- Valuation of Shaftesbury’s portfolio recovers slightly
- West End attendance still down from 2019 levels
The past two years have been difficult in the West End. Multiple pandemic waves and resulting lockdowns have hit retailers and hospitality businesses hard as landlords faced the choice of shaking off their tenants for money they often don’t have or simply accepting that they wouldn’t get anything.
This dynamic has been felt across the UK as the pandemic has seen retail and hospitality businesses attempt to stay solvent by negotiating delayed or canceled rents. For owners like Shaftesbury (SHB), which owns 16 acres of real estate in the West End, it hit profits as rent collection fell off a cliff. As of November 30, 2020, for example, he had collected 53% of the contractual rent for the six months ending September 30, 2020, waiving or deferring 34% of the rent due.
Two years on, London’s cultural hub is recovering, albeit tentatively, with Shaftesbury’s latest assessment 100% owned portfolio serving as a barometer for the world famous district. It climbed 15% to £3.3bn as of March 31 this year, from a low of £2.8bn the year before. The valuation is still well below the pre-Covid figure of £3.8bn, however.
The update has general manager Brian Bickell in a jubilant mood. He points out the difference between the West End and the City of London at the moment – arguing that the former is much more like its old self.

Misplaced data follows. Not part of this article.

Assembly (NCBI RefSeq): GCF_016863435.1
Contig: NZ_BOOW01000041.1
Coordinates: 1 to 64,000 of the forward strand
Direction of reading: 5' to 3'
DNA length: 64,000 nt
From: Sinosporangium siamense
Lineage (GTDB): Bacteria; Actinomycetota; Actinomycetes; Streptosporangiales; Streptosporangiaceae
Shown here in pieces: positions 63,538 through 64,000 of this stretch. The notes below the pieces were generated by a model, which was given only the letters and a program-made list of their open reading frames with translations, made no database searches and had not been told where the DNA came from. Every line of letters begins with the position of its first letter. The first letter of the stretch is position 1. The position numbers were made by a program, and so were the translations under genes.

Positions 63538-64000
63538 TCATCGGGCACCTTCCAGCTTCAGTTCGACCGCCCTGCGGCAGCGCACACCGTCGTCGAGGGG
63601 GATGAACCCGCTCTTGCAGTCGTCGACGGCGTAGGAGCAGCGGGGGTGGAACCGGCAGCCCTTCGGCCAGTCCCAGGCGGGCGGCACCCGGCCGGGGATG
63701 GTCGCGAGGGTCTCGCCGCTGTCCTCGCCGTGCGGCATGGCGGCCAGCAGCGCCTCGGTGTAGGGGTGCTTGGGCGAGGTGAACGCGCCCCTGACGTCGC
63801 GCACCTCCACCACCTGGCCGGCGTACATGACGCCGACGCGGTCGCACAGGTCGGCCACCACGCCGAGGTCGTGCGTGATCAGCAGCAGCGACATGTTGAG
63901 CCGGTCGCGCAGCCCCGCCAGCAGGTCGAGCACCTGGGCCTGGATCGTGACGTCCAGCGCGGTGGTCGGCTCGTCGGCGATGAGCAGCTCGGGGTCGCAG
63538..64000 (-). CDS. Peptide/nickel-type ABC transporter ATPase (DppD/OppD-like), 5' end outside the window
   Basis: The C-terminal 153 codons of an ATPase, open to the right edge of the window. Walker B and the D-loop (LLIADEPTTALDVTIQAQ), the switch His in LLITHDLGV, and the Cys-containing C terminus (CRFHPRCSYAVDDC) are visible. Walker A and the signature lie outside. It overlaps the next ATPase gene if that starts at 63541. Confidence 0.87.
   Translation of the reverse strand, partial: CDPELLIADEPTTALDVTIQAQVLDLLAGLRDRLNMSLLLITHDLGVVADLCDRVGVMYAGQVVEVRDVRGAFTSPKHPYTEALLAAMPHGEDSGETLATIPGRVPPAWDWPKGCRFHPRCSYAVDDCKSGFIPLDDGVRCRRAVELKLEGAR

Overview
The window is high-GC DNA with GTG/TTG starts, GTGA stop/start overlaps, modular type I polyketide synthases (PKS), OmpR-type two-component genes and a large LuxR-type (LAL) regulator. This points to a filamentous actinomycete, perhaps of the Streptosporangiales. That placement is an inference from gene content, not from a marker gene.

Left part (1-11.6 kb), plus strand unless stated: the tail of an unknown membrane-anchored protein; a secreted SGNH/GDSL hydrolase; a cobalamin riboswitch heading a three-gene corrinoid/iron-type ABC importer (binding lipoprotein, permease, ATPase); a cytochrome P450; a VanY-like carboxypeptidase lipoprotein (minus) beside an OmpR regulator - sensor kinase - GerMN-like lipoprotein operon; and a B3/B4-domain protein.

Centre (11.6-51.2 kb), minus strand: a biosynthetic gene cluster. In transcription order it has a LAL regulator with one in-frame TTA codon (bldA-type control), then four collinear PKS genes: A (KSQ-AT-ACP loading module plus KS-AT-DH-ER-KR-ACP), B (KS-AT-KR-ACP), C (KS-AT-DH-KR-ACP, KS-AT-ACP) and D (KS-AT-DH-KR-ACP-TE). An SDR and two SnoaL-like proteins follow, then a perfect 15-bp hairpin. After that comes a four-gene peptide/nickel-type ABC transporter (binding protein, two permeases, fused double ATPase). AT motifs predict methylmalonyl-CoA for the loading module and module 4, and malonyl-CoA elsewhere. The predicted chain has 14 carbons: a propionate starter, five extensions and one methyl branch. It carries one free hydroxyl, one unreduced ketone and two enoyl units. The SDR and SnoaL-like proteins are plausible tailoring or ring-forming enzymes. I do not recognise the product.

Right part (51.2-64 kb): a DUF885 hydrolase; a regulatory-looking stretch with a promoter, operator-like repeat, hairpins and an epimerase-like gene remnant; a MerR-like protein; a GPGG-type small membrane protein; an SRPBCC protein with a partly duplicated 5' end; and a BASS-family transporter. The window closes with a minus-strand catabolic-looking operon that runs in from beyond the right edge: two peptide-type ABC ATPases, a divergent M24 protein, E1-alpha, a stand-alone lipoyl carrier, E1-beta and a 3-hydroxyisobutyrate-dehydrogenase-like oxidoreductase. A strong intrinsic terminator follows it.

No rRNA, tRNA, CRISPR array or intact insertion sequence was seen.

“People are back in their offices in the West End, and it’s a whole lot better than the City of London which is completely dead,” he said. As of April 28 this year, estate agency Savills said there was around 12.9 million square feet of vacant space in the City of London, compared to a five-year average of 8.3 million square feet.
The West End office market is not just important to Shaftesbury because of the footfall it brings to retail, hospitality and leisure businesses, but because the landlord’s portfolio comprises 21% office by area – residential also accounting for 21% and retail, hospitality and leisure assets accounting for the remaining 58%.
Hunter Booth, manager of the West End office branch in Savills, explained that the liveliness of Shaftesbury’s retail businesses affects the appeal of its offices and vice versa. “It’s what you buy – especially with the Shaftesbury offer – it’s that momentum,” he said.
Despite Bickell and Booth’s optimism, there are headwinds for this drive. As of April 28 this year, Savills pegged office vacancy in the West End at around 6.5%, down from a ten-year average of 4.1%, as retailers and hospitality businesses face large challenges.
“The main concern for retailers at the moment is staff – followed closely by the cost of living,” said Kate Nicholls, chief executive of UKHospitality. She explained that the two are linked because the rising cost of doing business is fueling the cost of living crisis.
“It remains a very volatile and unpredictable market at the moment,” she added.
None of this is helped by the fact that West End footfall remains well below pre-Covid levels – with the Heart of London Business Alliance calculating it is down 31% for the week starting the 25th April compared to the same week in 2019.
Shaftesbury may well be safe from the worst due to the West End’s unique position as an international rather than just a national shopping destination, and Savills’ Booth is confident the office market will also recover depending on the number of office requests. the space he sees in his inbox. But it is not yet clear when or if the West End will return to its former glory or if Shaftesbury’s portfolio will return to its pre-Covid valuation.